Autopsies & Death Certificate
Often families have questions about what to do next along with questions about autopsies and information about death certificates. It is our hope that the following explanations are helpful.
Not all cases that are investigated by the coroner’s office have to be autopsied, in fact most cases are investigated and released typically from the scene of death or after a brief time being held at the morgue in Covington. When an autopsy is required to determine the cause and manner of death the deceased is transported to the GBI State Medical Examiner’s Office where a medical examiner, completes the necessary autopsy. If the cause and manner of death are obvious at that time the medical examiner returns the information to the coroner and the death certificate can be signed out in a timely manner. However, if the cause and manner of death are delayed due to further investigation, toxicology and or histology testing these death certificates can be delayed as long as 90 days or more.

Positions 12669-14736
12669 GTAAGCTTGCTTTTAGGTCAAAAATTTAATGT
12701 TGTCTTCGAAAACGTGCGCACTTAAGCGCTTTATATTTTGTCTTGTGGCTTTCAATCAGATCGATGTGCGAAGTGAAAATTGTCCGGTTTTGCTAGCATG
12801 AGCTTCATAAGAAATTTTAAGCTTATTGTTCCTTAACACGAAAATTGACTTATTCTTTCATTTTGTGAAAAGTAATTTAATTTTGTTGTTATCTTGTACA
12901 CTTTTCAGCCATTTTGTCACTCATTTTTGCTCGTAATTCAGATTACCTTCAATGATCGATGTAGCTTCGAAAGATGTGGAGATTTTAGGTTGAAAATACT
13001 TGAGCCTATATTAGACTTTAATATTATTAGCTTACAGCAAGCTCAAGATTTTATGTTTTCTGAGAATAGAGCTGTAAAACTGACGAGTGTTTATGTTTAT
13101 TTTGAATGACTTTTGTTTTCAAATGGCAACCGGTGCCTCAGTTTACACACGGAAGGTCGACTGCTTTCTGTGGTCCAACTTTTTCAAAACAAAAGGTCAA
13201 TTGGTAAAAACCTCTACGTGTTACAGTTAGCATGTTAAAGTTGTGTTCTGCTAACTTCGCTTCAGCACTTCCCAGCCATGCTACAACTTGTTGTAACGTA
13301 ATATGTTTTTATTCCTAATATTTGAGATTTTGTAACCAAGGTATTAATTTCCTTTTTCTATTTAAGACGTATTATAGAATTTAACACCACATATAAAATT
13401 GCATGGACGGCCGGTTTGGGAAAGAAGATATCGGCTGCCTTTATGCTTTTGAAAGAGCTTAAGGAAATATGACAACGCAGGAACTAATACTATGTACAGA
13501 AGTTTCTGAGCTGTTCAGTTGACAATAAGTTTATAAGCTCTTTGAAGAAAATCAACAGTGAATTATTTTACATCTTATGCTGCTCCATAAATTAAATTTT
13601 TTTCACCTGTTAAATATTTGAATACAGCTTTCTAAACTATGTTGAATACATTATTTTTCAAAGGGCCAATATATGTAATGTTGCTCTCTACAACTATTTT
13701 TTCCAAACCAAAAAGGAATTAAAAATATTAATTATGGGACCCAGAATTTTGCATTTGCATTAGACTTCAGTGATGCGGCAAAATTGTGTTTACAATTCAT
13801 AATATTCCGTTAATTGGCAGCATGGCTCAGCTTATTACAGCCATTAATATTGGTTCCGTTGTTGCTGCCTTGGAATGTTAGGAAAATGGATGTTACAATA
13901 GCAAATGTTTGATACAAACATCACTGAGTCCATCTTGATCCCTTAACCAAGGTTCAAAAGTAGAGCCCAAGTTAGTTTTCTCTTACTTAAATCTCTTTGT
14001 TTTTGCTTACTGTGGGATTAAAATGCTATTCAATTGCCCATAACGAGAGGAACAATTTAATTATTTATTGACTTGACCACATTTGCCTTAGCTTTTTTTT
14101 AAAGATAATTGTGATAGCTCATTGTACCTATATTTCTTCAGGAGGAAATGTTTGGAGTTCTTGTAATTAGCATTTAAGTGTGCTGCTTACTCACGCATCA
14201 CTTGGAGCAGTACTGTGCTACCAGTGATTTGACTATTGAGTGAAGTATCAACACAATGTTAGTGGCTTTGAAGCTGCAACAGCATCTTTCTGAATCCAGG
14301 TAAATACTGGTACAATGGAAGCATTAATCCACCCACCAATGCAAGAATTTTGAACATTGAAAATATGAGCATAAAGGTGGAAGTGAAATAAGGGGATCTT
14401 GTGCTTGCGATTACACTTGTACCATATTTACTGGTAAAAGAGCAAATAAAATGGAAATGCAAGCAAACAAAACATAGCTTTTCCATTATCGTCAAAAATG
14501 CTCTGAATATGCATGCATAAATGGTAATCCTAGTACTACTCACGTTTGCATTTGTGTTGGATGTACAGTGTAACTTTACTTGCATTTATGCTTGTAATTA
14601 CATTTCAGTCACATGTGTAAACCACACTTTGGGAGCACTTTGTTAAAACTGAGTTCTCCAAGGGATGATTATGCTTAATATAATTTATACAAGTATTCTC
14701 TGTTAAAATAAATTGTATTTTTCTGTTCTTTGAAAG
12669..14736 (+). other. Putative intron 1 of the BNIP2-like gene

No matter if an autopsy is necessary or not it is important for the family to take the next step in having their loved one released to a funeral home to care for the disposition of the deceased in a timely manner.
In the State of Georgia the death certificate is originated by the funeral home that handles the disposition of a deceased. The death certificate is then forwarded to the coroner’s office for cause, manner and signature. Once that is completed the death certificate is returned to the funeral home. The funeral home at that point will either file the death certificate with the county of death and / or obtain certified copies of that filed death certificate for the family.
Death certificates are completed by this office as quickly as possible however, there can be delays in completing the death certificate and those delays are outside of the control of the coroner’s office.